It's taken a few weeks since our Europe vacation for me to get back into a normal routine, but I'm finally getting my groove back. One practice that we've resurrected since the temperature has fallen is the Danish concept of "hygge," which sort of translates to "cozy time." Every Sunday night, we light candles, open a bottle of nice red wine, and I roast something in the oven so that the apartment is fragrant and warm. I've found that this is the only antidote to the Sunday sads, and is also a time to be mindful and grateful for what I have. I'm a firm believer that Thanksgiving is not the only time of year to practice thanks.
I love the smell of roasting vegetables (well, roasting anything really) and with Thanksgiving coming up, the thing that's on every cook's mind is what sides am I going to make? This is a pretty dish that's great for vegetarians and is easily adjusted to use carrots or broccoli or any other vegetable. I'm the first one to admit that I don't love mixing savory and sweet things together, but pomegranates seem to be my exception. They're typically a lot of work up front (there's no denying that), although I've found that the task is less tedious when parked in front of a "Master of None" marathon on a lazy weekend day. They're usually on sale at the grocery store around this time of year, so do yourself a favor and pick up a bunch. The best ones are wide and plump with an even, vibrant red outside.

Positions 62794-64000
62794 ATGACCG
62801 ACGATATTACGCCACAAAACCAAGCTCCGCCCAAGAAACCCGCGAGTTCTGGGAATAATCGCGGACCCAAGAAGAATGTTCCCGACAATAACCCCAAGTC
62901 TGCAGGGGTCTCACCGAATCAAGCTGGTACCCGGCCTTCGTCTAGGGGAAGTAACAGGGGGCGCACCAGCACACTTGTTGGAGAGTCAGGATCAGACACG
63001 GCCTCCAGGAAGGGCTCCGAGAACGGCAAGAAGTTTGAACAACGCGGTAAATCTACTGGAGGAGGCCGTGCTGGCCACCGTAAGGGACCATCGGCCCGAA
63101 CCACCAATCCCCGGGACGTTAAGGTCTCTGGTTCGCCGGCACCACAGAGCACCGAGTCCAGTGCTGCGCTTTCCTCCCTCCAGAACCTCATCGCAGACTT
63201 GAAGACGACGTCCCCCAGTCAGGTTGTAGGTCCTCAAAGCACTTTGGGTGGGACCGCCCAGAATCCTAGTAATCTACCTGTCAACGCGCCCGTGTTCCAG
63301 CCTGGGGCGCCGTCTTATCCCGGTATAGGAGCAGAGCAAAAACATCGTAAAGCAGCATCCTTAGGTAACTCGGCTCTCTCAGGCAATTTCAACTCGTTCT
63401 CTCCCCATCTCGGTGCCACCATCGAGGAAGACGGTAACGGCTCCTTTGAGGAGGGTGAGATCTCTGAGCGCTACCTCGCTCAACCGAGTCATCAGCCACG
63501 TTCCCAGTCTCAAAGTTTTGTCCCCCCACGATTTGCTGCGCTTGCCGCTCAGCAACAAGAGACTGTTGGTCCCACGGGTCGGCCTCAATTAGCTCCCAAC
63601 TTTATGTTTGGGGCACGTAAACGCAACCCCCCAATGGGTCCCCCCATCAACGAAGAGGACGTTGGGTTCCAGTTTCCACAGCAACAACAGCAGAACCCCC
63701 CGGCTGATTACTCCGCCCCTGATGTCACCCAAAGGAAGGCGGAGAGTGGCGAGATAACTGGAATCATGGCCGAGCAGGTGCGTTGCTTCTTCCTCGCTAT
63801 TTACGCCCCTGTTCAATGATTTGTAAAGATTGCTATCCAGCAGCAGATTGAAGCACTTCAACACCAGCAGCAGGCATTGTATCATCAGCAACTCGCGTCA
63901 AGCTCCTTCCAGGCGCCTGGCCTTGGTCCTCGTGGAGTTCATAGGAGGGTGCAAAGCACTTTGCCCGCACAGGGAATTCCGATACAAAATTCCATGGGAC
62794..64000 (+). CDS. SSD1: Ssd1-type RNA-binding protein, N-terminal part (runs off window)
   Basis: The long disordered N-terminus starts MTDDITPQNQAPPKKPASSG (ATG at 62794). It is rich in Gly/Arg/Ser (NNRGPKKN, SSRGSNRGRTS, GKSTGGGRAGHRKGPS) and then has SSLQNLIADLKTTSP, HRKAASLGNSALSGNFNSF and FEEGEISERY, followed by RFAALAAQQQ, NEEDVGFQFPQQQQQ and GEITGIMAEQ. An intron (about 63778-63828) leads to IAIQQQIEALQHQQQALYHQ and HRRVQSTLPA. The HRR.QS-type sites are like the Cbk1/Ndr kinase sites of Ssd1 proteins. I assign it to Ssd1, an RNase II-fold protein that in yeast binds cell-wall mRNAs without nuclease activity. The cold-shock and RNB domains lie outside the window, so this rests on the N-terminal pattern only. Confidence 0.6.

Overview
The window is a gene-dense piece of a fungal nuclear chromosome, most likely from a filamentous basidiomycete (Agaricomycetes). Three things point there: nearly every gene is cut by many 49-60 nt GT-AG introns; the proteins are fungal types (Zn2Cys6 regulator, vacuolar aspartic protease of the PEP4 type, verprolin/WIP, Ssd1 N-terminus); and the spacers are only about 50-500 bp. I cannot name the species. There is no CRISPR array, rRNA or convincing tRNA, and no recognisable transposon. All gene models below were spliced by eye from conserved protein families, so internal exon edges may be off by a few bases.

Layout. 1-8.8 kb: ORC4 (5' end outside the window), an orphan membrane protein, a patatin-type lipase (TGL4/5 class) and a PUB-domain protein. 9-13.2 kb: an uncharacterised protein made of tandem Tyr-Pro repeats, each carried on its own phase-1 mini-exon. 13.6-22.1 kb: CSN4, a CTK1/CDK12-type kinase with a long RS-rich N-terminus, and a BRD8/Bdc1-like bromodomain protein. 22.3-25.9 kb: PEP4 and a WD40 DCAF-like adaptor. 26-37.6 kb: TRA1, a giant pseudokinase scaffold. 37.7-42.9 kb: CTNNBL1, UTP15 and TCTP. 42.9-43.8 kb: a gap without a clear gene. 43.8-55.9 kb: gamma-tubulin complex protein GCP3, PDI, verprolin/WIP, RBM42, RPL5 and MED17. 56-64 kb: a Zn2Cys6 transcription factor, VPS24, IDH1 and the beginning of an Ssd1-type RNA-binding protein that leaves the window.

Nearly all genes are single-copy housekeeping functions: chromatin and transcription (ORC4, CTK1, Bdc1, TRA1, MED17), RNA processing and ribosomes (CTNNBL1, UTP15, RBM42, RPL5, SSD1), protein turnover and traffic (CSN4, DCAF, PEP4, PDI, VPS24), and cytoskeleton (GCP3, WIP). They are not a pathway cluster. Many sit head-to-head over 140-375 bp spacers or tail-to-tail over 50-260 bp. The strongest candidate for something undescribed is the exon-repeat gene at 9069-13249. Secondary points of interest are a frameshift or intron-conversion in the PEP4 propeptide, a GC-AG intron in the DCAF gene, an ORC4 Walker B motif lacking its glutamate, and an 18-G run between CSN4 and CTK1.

Ingredients (Everything is approximate, and should be adjusted to taste)
- 1/4 cup olive oil, for roasting
- 1 head cauliflower, broken into florets
- 1/2 cup creme fraiche (sub with sour creme or even plain yogurt!)
- juice of 1/2 lime
- 2 teaspoons ground cumin
- 1 teaspoon cayenne pepper
- 2 tablespoons chopped parsley
- 4 tablespoons pomegranate seeds
- salt and pepper
First, roast the cauliflower. Preheat the oven to 400 degrees Fahrenheit. In a bowl, toss the florets with the olive oil, and liberally season with salt and pepper. Roast the cauliflower in a single layer for approximately 30 minutes, tossing them once so that they brown evenly. The vegetables are done when slightly burnt at the edges and are tender with forked.
While the cauliflower is cooking, make the spiced creme fraiche. Mix the lime juice, cumin, cayenne pepper, and a pinch of salt in with the creme fraiche. Once the cauliflower is done, let it cool for 10 minutes or so. Pile it up in a bowl, drizzle the creme craiche over, and garnish with parsley and pomegranate seeds. If making ahead of time, wait until just before serving to dress the cauliflower, so they don't become soggy. This would also work well with roasted carrots or broccoli.